When within yourself you find the road, the right road will open.  (Dejan Stojanovic)

Food+more food+time+love+good professional help+ATDT+no exercise+ state not just weight+/- the "right" medicine= healing---> recovery(--->life without ED)
When within yourself you find the road, the right road will open.  (Dejan Stojanovic)

Food+more food+time+love+good professional help+ATDT+no exercise+ state not just weight+/- the "right" medicine= healing---> recovery(--->life without ED)
Hi there! We've  been doing refeeding (magic plate style) in our own for a few months now. Defenitively not easy but possible at least in our case. I don't think it would have been possible without this forum (I've read lots and lots of posts, all hall of fame, etc), Eva musby's book, videos, all tooth fairy has posted (an amazing quantity of resources), Tabitha farrar blog and videos, Dr. Pebbles blogs and many of other resources found in this forum. Also my husband is totally on board and I do have a very flexible job. My d had of course many " meltdowns" and I have been kicked and punched but nothing as severe as other kids and no compulsive exercise so far (knock on wood). So I think it really depends on your circumstances. I weight d at the pediatrician and also have support from another pediatrician who lives in the same country although not in the same city as us and is a member of FEAST so I feel supported. I hope this is somehow helpful
13 yo d started to eat "healthy" September 2018. We found ATDT and started refeeding at home march 2019. WR+ cushion June 2019.
I have found inner strenght, patience and compassion that I did not know I had.
Never retreat, never surrender
keep feeding
Thanks for your answers and support. I have some book on ED but not those ones - just bought the ebooks.
scaredmom, our daughter is medically stable (our first child was far more down 5 years ago when we realized her ED...) but her GP does not seem to be very aware - she is suppose to do the follow-up anyway (they actually do blood pressure, heart rate and her weight). I will try to provide her the guide very diplomatically. 
I believe I should find a remote expert, you could be right - I will start with our former Maudsley expert.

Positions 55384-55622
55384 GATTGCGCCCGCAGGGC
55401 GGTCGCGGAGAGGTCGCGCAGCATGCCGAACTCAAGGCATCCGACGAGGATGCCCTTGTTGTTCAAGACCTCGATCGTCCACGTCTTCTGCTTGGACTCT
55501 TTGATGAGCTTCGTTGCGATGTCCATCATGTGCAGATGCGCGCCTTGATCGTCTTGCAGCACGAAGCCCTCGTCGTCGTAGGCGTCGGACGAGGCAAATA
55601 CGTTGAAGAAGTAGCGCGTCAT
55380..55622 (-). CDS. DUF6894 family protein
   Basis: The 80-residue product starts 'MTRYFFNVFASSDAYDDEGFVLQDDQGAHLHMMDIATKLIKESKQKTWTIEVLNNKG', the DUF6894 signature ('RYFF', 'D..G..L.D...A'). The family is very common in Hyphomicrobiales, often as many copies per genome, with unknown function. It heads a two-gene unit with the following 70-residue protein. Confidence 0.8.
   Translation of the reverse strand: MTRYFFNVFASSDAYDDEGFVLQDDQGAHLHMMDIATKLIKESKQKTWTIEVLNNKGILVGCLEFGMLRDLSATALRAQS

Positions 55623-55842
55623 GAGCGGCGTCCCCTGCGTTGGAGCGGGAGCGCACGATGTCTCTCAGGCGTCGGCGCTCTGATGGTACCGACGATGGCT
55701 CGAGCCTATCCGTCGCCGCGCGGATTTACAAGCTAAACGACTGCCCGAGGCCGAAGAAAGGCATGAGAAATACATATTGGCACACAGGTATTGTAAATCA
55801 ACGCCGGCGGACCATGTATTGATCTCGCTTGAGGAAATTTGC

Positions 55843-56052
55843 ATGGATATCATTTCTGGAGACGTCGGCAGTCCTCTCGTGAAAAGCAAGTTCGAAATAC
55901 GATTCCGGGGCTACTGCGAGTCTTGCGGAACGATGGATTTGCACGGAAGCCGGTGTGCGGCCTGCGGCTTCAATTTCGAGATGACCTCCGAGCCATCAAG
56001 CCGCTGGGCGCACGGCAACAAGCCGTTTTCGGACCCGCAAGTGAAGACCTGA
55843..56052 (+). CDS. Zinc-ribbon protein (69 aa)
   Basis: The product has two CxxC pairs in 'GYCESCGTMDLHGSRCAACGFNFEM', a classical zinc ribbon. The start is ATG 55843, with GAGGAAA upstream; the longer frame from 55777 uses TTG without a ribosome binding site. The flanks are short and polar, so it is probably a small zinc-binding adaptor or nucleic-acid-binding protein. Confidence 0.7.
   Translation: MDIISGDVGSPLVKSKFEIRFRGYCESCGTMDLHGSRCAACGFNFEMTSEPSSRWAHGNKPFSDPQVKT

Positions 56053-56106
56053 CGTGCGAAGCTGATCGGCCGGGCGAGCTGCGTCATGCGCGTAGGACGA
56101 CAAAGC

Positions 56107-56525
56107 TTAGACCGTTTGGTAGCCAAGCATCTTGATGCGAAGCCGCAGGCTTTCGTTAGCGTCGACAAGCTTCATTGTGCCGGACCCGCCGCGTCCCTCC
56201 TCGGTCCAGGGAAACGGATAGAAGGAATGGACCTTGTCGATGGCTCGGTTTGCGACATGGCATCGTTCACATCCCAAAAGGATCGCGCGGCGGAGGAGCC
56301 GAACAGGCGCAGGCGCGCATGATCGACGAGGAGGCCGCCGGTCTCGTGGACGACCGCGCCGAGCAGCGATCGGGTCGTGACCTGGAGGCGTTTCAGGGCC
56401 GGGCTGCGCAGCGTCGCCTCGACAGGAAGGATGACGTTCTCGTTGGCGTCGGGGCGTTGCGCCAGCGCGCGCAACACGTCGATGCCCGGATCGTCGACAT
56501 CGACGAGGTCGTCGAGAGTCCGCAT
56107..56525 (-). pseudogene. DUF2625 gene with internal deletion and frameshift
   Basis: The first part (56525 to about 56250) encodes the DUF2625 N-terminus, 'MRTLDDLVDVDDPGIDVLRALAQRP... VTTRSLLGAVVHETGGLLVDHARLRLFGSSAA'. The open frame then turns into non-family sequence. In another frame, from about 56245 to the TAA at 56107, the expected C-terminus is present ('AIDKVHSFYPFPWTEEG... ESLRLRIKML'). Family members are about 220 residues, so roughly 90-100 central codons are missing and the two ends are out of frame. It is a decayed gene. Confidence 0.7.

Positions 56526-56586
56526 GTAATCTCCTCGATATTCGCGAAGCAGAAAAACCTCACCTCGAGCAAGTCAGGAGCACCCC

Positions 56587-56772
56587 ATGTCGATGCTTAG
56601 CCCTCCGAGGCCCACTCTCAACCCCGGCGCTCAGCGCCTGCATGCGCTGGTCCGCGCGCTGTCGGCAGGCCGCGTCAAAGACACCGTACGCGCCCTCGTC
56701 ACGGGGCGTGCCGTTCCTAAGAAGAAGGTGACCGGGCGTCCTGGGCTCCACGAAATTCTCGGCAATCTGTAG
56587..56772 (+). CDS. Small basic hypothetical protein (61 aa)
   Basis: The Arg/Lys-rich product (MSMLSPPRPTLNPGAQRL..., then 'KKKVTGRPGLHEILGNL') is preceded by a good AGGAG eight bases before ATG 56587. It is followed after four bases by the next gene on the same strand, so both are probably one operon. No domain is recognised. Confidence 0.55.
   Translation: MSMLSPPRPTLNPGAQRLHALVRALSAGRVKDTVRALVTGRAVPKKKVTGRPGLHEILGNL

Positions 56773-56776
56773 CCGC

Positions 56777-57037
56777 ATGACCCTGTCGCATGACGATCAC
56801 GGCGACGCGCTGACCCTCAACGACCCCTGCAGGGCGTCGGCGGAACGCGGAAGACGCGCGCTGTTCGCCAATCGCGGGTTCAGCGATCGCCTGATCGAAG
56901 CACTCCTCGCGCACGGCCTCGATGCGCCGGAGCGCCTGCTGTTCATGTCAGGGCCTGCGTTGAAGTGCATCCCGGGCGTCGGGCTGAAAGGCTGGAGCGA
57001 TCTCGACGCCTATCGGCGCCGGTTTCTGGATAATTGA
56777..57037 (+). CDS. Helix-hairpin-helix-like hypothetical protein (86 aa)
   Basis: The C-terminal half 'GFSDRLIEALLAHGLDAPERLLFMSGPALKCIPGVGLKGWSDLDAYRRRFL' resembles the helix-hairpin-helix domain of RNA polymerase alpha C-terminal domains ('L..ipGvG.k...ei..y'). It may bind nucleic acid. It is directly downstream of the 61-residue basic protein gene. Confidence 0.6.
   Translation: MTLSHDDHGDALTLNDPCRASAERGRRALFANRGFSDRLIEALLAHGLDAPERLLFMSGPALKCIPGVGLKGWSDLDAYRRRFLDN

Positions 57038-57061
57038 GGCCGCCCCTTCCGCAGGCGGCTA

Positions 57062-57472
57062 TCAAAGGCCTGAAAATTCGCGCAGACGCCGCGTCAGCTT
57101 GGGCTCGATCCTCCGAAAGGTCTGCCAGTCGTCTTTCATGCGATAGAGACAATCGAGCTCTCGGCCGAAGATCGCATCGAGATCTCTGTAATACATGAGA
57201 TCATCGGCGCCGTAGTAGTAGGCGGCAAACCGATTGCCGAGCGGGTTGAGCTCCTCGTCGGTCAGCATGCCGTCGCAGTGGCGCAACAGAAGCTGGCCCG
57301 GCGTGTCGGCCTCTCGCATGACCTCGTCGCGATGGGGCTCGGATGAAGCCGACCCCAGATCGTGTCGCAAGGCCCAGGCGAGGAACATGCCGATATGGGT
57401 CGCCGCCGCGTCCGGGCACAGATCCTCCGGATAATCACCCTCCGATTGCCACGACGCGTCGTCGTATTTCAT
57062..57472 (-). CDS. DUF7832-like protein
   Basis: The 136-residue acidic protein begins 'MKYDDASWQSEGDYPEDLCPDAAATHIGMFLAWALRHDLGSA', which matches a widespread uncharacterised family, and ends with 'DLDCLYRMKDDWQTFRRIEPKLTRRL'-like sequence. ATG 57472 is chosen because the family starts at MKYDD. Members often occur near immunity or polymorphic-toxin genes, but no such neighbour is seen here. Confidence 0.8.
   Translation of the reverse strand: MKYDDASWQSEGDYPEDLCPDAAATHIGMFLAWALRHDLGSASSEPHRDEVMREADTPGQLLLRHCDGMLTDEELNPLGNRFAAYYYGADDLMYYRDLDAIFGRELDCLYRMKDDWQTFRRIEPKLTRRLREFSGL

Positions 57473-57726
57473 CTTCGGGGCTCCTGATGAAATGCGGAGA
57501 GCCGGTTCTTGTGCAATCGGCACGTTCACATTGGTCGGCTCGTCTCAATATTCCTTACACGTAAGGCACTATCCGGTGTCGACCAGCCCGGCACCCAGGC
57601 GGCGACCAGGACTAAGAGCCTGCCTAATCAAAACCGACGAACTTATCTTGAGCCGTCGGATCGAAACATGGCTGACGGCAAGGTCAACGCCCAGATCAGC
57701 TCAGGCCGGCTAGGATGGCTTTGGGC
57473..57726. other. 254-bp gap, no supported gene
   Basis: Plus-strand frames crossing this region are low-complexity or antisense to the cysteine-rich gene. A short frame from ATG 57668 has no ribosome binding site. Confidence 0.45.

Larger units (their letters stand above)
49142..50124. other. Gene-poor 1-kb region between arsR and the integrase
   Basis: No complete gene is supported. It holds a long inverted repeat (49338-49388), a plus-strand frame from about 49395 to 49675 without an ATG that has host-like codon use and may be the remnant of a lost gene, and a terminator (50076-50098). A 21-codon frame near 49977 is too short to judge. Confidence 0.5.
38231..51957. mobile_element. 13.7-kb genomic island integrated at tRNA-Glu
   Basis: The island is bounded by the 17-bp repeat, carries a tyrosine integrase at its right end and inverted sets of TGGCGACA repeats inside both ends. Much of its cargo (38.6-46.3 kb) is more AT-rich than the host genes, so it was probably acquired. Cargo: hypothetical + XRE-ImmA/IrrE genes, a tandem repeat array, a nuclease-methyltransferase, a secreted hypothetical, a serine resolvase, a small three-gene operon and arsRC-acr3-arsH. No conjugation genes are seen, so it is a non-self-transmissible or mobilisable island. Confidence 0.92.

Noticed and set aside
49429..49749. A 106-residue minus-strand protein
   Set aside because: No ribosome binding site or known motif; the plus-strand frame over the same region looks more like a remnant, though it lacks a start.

I keep reading the forum.

Maybe you can have skype support from your former Maudsley experts? All you need is a GP that controls her health and tells her that she needs to eat what you serve and have a start. You know what to do. I would try it alone if needed. Nothing to lose in my eyes!
Keep feeding. There is light at the end of the tunnel.

I can't believe I asked this question three months ago ...  thank you all for your answers. It took us nearly 3 months to put things in place, our daughter can see a child psychiatrist, she started horse therapy (equitherapy), keep seeing her GP every week, and has a checkpoint at the hospital every month - we couldn't reproduce exactly the magic plate and the details of FBT at home, but we found a balance where she was eating sometimes more sometimes less. We even have skype sessions with our former Maudsley expert each Sunday since 3 weeks (she is doing micro-nutrition).

But here we are, every child is different, and we haven't been able to find the triggers to help our 2nd daughter to regain weight as we did for the 1st one, she is older, stronger will, hard to convince, violent if we ask too much. She is doing good but not good enough obviously, or we have been too slow.

Today the hospital asked us to hospitalize her, weight loss and other factors. They put in place the 'classic method' : weight contract, rest, no phone, limited contact with a first period with more isolation (no hospital school, 1 visit per week, ...). She should get there once they have a room available.

She is now very sad, feels like we abandon her or get ride of her. I believe every parent who eventually put her child in hospital had the same backslash from her. It's difficult to find the right words.

Hi Cyde,

You are right that every child is different. 

It is very hard to have our kids in hospital but it seems as if she needs it to get moving. 
You have been valiant in your efforts and really have worked so hard. Her ED seems to need more help and the team sounds quite prepared to ensure she gains weight while hospitalized.
Of course she (and you) are sad. This is a difficult time, I am sure.
Underneath it all I feel your d recognizes she needs more specialized care. 
I hope you are not feeling as if you are abandoning her. It is the illness that needs more help and you are doing what she needs to get better. 
I think you are brave and have a good plan in place.

How are you feeling? How can we support YOU? 
When within yourself you find the road, the right road will open.  (Dejan Stojanovic)

Food+more food+time+love+good professional help+ATDT+no exercise+ state not just weight+/- the "right" medicine= healing---> recovery(--->life without ED)